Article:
During this period, Brooks read a book called “Can’t Pay, Won’t Pay: The Case for Economic Disobedience and Debt Abolition.” The book, authored by the Debt Collective, a debtor activist group, discusses the power of debtors uniting to push for change to a system that requires so many people to go into debt for education, healthcare and other necessities.
“I was like, holy crap, these are all of the words that explain my experiences,” Brooks, who estimates she has about $260,000 in student debt, said after reading the book. “I’m figuring out a way to not pay these student loans. Now I’m going to politicize that. I’m going to talk about it.”
Brooks is now part of a broader debt strike organized by the Debt Collective. The latest version of the strike kicked into gear following the resumption of student-loan payments in October. The idea is that borrowers not pay their student-loan bills in a way that doesn’t harm them financially, and that they use that decision to call attention to the challenges facing student-loan borrowers and to push for mass debt cancellation.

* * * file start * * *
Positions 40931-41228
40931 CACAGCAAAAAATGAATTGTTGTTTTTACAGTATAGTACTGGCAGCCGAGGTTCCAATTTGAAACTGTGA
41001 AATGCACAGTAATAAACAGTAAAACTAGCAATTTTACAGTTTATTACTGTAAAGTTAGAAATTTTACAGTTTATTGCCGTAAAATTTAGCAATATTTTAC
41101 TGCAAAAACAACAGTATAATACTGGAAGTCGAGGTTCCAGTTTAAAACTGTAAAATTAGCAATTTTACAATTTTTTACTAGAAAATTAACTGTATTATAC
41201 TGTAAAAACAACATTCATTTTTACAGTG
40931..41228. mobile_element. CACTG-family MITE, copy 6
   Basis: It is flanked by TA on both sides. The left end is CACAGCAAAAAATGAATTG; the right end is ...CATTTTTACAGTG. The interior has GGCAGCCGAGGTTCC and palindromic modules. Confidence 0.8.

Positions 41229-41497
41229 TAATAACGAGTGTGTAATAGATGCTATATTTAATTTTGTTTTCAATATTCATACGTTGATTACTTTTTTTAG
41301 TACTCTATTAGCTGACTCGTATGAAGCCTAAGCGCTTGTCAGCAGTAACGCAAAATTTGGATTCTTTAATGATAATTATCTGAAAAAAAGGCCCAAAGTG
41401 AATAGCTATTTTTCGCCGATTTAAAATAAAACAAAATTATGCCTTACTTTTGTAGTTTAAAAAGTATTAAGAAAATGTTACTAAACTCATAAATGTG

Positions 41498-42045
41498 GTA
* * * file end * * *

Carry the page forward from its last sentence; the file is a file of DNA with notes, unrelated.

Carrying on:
“Borrowers or debtors have a lot of power in bringing awareness to the predatory system,” Brooks said. “If we publicize and politicize our inability to pay the student loan, it gets rid of that shame that a lot of people are feeling.”
The Debt Collective has already had some success using this tactic. In 2015, the group organized former students at for-profit colleges as part of a debt strike that ultimately resulted in the Obama administration streamlining a process for students who were scammed by their schools to petition the government for debt relief.